Doré finished fourth in the mayoral contest with about 10 per cent of the popular vote, as Pierre Bourque was elected to a second term in office. Helen Fotopulos and Sammy Forcillo were the only Équipe Montréal candidates returned to council. In his concession speech, Doré described his defeat as "extremely disappointing."[14]

Dissolution[edit]

Doré resigned as Équipe Montréal leader in March 1999, saying that he would not be a candidate for mayor in 2002.[15] Both Fotopulos and Forcillo resigned from the party to sit as independents in January 2000, with Fotopulos remarking that the party had been "essentially rudderless" since the 1998 election.[16] The party had $597,764 in debts at the end of 2000 and was officially dissolved by Quebec's chief electoral officer on 30 June 2001.[17]

References[edit]

  1. ^ "Former Montreal mayor Dore tries for comeback," Canadian Press, 27 April 1998; Sarah Binder, "Doré trying for comeback in Montreal mayoral race," Toronto Star, 28 April 1998, p. 10.
  2. ^ Michelle Lalonde, "I'll do better job this time: Dore," Montreal Gazette, 28 April 1998, p. 1.
  3. ^ Monique Beaudin, "Dore vague on plan's details: Former mayor unveils team for comeback bid," Montreal Gazette, 23 May 1998, p. 5; Darren Becker, "Fotopulos joins Dore's party: Independent Mile End councillor eyes re-election with Team Montreal," Montreal Gazette, 15 August 1998, p. 3; Michelle Lalonde, "Forcillo joins old-foe Dore's party," Montreal Gazette, 19 August 1998, p. 4.
  4. ^ Aaron Derfel, "Three remain in mayoral contest," Montreal Gazette, 2 May 1998, p. 1; Peggy Curran, "Dore campaign short on ideas: Plenty of personality, but little in way of platform," Montreal Gazette, 23 May 1998, p. 3.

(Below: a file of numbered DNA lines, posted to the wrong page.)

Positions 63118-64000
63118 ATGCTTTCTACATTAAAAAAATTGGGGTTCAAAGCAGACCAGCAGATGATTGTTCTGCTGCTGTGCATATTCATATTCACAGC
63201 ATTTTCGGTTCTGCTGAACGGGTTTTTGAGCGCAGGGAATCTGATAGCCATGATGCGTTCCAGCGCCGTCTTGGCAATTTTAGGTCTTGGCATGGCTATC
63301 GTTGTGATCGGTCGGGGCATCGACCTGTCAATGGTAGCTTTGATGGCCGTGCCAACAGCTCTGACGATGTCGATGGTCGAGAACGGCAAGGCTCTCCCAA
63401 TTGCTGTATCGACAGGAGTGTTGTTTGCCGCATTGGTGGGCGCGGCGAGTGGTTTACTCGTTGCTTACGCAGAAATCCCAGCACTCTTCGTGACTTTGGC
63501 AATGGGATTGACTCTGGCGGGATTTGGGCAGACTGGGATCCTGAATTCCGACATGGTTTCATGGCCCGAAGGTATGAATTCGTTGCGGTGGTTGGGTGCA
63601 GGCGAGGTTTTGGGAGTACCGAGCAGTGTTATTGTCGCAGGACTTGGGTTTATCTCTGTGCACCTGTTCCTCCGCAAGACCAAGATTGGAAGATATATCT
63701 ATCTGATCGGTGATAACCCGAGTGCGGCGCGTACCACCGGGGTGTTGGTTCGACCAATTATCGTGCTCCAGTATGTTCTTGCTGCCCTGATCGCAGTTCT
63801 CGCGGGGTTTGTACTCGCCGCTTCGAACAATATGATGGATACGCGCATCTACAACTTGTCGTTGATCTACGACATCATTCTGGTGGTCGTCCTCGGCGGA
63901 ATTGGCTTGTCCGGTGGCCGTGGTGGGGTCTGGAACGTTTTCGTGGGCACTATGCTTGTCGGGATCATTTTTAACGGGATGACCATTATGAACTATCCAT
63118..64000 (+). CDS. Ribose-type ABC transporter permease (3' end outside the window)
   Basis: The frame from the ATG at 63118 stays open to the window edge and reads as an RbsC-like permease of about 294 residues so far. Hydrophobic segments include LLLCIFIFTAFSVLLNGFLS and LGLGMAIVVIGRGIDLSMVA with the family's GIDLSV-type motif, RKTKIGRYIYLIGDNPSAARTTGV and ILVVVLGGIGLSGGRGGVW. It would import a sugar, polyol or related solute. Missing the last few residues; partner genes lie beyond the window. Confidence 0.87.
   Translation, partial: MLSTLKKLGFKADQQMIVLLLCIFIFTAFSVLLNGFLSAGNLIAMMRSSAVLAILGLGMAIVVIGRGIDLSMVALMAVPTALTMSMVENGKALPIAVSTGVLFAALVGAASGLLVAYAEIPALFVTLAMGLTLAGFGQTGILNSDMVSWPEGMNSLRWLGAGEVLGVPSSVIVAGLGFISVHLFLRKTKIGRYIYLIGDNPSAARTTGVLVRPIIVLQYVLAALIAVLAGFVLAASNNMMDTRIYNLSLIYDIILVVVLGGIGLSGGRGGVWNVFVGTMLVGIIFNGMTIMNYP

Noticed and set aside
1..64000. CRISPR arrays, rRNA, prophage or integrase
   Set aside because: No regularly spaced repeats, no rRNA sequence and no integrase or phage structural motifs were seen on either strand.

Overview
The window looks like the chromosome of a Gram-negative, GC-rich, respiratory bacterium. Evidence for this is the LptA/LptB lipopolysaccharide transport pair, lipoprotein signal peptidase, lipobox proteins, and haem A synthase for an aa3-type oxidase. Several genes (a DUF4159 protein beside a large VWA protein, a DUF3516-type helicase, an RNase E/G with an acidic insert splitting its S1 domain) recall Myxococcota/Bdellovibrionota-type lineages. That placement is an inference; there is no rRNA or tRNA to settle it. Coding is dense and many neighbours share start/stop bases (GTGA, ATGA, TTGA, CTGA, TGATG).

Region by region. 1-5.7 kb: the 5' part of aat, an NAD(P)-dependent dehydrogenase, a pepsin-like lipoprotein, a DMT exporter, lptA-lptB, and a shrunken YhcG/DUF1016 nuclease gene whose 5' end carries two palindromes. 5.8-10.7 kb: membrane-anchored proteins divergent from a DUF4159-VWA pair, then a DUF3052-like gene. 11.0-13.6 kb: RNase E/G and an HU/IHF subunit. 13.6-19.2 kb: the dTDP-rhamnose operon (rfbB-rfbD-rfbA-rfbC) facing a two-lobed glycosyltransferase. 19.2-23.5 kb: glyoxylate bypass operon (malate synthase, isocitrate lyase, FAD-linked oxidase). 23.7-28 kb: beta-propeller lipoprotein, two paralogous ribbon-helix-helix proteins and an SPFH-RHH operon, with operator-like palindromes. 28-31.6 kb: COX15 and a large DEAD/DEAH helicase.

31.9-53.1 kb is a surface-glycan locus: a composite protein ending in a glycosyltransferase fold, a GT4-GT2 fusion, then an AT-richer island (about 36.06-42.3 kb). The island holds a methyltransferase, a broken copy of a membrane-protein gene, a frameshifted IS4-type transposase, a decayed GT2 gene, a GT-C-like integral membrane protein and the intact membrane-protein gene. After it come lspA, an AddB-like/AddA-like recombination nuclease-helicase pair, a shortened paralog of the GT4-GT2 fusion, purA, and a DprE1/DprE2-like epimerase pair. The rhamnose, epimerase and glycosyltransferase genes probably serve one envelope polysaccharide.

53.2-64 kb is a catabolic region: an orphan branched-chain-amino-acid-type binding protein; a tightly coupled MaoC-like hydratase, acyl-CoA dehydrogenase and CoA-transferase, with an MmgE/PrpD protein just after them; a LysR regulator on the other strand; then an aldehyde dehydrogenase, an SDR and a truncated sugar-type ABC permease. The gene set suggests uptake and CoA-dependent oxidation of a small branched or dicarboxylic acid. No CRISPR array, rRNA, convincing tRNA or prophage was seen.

5. ^ Monique Beaudin, "Dore vague on plan's details: Former mayor unveils team for comeback bid," Montreal Gazette, 23 May 1998, p. 5.
  6. ^ Michelle Lalonde, "Dore looking for credibility for new party," Montreal Gazette, 19 June 1998, p. 3; Aaron Derfel, "Dore kicks off Team Montreal: 500 of the new party's faithful gather to support former mayor's bid," Montreal Gazette, 20 June 1998, p. 4; Linda Gyulai, "Dore turns up heat: Makes splashy return to election race with 37 candidates," Montreal Gazette, 31 August 1998, p. 3.
  7. ^ Linda Gyulai, "Dore turns up heat: Makes splashy return to election race with 37 candidates," Montreal Gazette, 31 August 1998, p. 3; Linda Gyulai, "Dore promises 10-per-cent tax cut: He pledges to cut business bills by even more," Montreal Gazette, 9 September 1998, p. 4; "Where do candidates stand?", Montreal Gazette, 26 September 1998, p. 1.
  8. ^ Linda Gyulai, "No top jobs for life, Dore promises: He wants to make room for women and minorities at city's upper level," Montreal Gazette, 16 August 1998, p. 3.
  9. ^ Michelle Lalonde, "Poverty: not on the agenda," Montreal Gazette, 17 October 1998, p. 1.
  10. ^ Linda Gyulai, "Parties differ on heritage policies," Montreal Gazette, 20 October 1998, p. 8.
  11. ^ Linda Gyulai, "Help on way for sports facilities?", Montreal Gazette, 7 October 1998, p. 8.
  12. ^ "Dore might quit - or join Duchesneau," Montreal Gazette, 23 October 1998, p. 1.
  13. ^ Linda Gyulai, "Dore stays, says voters need choice," Montreal Gazette, 25 October 1998, p. 1.
  14. ^ Michelle Lalonde, "Bourque is back: His candidates take 39 of 51 council seats on his coattails," Montreal Gazette 2 November 1998, p. 1; Linda Gyulai, "Dore's comeback bid fails: Ex-mayor puts on brave face after finishing fourth in mayoral contest," Montreal Gazette, 2 November 1998, p. 16.
  15. ^ "Dore bows out," Montreal Gazette, 15 March 1999, p. 5.
  16. ^ Michael Mainville, "Four quit in party shakeups: Councillors will carry on, sitting as independents," Montreal Gazette, 6 January 2000, p. 7.
  17. ^ Linda Gyulai, "Municipal parties welcome tax deductions for donations," Montreal Gazette, 31 March 2001, p. 4; Linda Gyulai, "Dore's party officially dead: Ex-mayor requested dissolution; Team Montreal's $597,764 debt erased," Montreal Gazette, 21 July 2001, p. 3.